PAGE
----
Typhoon Songda hits southern Japan

Despite having weakened somewhat, the storm is yet another natural disaster to hit the already stricken country.

    Typhoon Songda brushed the Philippines at the weekend before heading for southern Japan [AFP]

    The first major storm of the season is now making its way across southern Japan.

    It has weakened somewhat, but Tropical Storm Songda is yet another natural disaster to hit the stricken country in recent times.

    This has been quite a long-lived storm, and we have been tracking its progress for more than a week now. Thankfully, it has by-and-large stayed clear of the major land masses in the Western Pacific.

    It brushed the Philippines, passing to the northeast of Luzon as a typhoon before drifting east of Taiwan on its way towards Japan.

    At its peak it had sustained winds of 240kmph making it a super typhoon (the equivalent of a category 5 hurricane on the Safir-Simpson Scale).

    The fact that the eye of the typhoon remained over the ocean means that it has been able to maintain its warm water source, which has thus continued to feed the storm.

    As a result, the outer rain bands have produced major rain events for all in its path along with very high seas. It is now weakening over the slightly cooler waters to the south of Japan and the northwest Pacific.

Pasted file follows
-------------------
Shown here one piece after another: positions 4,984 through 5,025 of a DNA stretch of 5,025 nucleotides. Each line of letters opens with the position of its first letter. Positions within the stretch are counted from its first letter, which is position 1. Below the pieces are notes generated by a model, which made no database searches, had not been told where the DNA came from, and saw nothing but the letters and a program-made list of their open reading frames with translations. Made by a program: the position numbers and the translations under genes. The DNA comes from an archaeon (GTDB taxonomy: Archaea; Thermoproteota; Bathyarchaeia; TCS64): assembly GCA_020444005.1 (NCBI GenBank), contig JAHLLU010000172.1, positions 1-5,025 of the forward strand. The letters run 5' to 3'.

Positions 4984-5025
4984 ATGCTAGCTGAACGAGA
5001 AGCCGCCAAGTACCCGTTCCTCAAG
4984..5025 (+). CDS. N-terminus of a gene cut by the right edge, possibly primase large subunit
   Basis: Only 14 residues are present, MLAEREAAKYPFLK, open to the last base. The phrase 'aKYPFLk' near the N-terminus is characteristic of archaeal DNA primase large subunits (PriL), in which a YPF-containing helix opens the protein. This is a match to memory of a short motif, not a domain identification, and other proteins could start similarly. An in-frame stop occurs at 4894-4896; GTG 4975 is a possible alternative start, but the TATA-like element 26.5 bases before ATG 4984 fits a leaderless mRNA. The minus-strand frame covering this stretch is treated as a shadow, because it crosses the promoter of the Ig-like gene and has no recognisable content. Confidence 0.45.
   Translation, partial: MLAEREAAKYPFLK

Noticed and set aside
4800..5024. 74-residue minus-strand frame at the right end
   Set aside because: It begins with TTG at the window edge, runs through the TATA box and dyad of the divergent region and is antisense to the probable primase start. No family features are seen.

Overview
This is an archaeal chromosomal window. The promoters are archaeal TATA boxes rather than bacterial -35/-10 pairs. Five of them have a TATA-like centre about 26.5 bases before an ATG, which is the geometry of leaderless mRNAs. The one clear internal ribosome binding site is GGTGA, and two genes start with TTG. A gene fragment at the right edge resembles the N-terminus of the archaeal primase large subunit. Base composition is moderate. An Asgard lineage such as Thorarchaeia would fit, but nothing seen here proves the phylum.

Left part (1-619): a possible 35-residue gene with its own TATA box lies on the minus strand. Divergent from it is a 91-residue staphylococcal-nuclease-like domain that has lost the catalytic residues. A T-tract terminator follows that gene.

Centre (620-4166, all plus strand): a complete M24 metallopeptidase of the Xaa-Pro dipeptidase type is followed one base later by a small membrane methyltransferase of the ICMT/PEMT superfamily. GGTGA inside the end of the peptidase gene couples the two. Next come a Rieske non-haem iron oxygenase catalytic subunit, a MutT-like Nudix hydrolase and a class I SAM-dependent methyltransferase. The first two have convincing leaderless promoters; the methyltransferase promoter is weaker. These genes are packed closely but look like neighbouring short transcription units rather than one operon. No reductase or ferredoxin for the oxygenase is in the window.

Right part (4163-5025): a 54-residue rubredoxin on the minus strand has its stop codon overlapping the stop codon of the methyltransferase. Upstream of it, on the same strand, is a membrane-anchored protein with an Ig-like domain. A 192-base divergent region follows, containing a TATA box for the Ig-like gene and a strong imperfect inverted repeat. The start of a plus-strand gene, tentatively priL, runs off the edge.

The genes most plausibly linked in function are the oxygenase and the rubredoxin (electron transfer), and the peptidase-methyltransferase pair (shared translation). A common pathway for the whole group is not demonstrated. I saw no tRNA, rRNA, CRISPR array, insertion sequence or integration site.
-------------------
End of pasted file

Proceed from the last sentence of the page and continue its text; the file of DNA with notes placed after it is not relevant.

Feeling the effects

    As the typhoon made its way towards Kyushu on Sunday morning, Japan's Meteorological Agency issued a mudslide warning for Kagoshima, where recent volcanic eruptions left the ground weak and prone to such events.

    Kagoshima received 121mm of rain on Saturday. A little further south, Naze had a whopping 160mm in the same time period. Subsequently, 15,400 households suffered power cuts and 426 households lost their water supply.

    Overall, the combination of strong winds and heavy rain left at least 58 people injured and 278,000 households without power.

    Tokyo has also been feeling the effects of the storm, which has now been downgraded to a tropical storm. Flights were cancelled for a time.

    Elsewhere, concerns remain over Japan's crippled Fukushima nuclear plant, which officials admit is not fully prepared to deal with violent storms. Fortunately the storm has now passed to the south of the site.

    However, the typhoon has already brought heavy rain to the Fukushima region and there is still more to come. This has prompted worries that runoff water may wash away radioactive materials from the land into the Pacific Ocean.

    The plant operator, Tokyo Electric Power Company (TEPCO) has been pouring synthetic resins over the complex in an attempt to stabilise the plant. More work needs to be done, not just now but also to ensure that future typhoons would not spread radioactive materials into the environment.

    SOURCE: Al Jazeera


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